Apple has added iCloud Data Recovery Service to iOS 15/iPadOS 15 and macOS 12 Monterey. They mark this as an important new feature to help you if you lose access to devices connected to your Apple ID account and don’t want to lose all your data synced to iCloud and your access to your Apple ID account. Designate trusted contacts—friends, family, colleagues, lawyers, whoever—and you can turn to them to activate a worst-case backup plan.
However, the service has an important limitation: it can only restore data that has been synced in a way that is directly accessible from iCloud.com. You can see how in Apple’s iCloud data security overview. Only your iCloud items listed under “standard data protection” with “in transit & on server” can be recovered with the help of a trusted contact. What’s left is device-locked end-to-end encrypted data that can never be recovered. (If you get a trusted device or unlock one that you thought was locked forever, that device will resync the data with the new hardware you added.)
Apple makes it clear when you set up the service: “The iCloud Data Recovery Service helps you recover your data, including photos, notes, reminders and device backups.… , such as Keychain, Screen Time and Health data.”
I wrote a column on iCloud Data Recovery Service limitations and how to do it back in October 2021; see “How to use the iCloud Data Recovery Service.”
Improvements and features
Apple has slipstreamed many improvements in the current operating system cycle, many related to iCloud. I discovered that includes iCloud Data Recovery Service, with a new name and no more iCloud-accessible data limit.
Apple now calls it Recovery Assistance, and your trusted contacts are now “recovery contacts.” Apple did not announce the change, but it happened with the release of Advanced Data Protection for iCloud data. ADP allows almost all data stored in iCloud to be protected with end-to-end encryption, the gold standard. (I figured the change happened between December 11 and December 13, 2022, by consulting the Internet Archive’s Wayback Machine for Apple’s account recovery support page.)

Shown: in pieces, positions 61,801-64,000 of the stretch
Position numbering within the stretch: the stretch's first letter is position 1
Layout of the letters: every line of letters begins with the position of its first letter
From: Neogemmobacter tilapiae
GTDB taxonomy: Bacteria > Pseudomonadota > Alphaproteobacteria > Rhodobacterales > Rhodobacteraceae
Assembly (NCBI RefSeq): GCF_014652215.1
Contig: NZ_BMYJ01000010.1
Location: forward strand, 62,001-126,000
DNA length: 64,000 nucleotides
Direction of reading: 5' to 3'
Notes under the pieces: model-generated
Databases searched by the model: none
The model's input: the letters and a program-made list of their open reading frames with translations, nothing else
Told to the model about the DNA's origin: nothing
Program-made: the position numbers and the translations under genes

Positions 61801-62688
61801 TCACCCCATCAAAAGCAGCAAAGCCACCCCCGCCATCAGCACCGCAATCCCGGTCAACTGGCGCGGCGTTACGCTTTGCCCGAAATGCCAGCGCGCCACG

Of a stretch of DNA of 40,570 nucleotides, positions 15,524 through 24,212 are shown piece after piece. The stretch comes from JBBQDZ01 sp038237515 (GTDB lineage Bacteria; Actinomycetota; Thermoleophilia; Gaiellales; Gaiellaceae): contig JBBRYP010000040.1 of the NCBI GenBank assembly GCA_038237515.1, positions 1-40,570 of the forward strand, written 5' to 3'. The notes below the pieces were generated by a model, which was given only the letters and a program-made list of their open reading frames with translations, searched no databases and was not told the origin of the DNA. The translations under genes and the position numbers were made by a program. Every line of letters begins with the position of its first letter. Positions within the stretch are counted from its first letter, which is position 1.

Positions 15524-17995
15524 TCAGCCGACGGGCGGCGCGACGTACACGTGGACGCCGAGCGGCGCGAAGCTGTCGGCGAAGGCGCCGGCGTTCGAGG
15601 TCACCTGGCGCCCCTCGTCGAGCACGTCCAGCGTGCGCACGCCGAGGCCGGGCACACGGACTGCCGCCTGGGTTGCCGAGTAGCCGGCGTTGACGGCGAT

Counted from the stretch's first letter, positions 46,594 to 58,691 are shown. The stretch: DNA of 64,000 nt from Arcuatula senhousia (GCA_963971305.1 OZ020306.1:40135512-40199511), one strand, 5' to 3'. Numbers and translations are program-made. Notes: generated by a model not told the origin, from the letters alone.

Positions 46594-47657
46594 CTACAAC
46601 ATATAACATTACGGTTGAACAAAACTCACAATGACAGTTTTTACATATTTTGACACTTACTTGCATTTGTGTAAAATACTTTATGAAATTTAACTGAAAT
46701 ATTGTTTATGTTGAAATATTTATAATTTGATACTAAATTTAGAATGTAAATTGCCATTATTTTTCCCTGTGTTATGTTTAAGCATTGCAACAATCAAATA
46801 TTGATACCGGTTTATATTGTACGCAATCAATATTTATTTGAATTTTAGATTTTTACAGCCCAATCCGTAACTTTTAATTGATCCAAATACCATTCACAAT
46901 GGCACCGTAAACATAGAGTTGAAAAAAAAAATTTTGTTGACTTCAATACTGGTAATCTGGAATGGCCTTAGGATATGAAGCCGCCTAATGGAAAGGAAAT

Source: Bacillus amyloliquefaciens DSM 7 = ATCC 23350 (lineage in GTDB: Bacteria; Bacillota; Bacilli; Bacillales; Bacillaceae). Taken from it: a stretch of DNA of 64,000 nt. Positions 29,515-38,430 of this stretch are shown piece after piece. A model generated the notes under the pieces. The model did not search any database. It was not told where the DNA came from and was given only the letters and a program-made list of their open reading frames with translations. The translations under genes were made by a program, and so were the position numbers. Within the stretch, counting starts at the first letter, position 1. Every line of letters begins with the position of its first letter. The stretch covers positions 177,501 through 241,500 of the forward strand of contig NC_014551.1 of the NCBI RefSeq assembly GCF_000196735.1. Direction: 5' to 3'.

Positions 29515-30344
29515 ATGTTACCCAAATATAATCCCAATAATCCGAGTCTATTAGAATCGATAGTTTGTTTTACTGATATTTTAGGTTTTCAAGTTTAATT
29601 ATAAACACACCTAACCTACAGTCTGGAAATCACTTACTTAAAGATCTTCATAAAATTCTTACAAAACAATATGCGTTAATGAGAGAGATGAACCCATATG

This makes sense: if you enable ADP, only email, contacts, and calendar entries can be retrieved. Not very useful. The rethink affects both standard and ADP-configured iCloud accounts.
Recovery Help now tells you when you add a contact, “Your recovery contact cannot access your data but can help you recover all of it and regain access to your account.” Note the word all!
Apple is likely to make this happen through the same method it uses with iCloud Keychain: it uses passphrases on the device to lock encryption keys that provide access to iCloud Keychain data. If there is no passphrase on the device, you will not be able to sync iCloud Keychain. Recovery Help uses the data integrated with your contacts to recover the information you have and have access to.
The setup and use of Recovery Assistance is the same as the old version. The main difference is the version numbers:
- The iCloud Data Recovery Service requires a minimum of iOS 15, iPadOS 15, macOS 11 Big Sur, as well as tvOS 15 on all devices logged into the same iCloud account.
- That’s upped by Recovery Help for macOS, which requires 12.0 Monterey or later, and requires watchOS 8 if you have a Watch.
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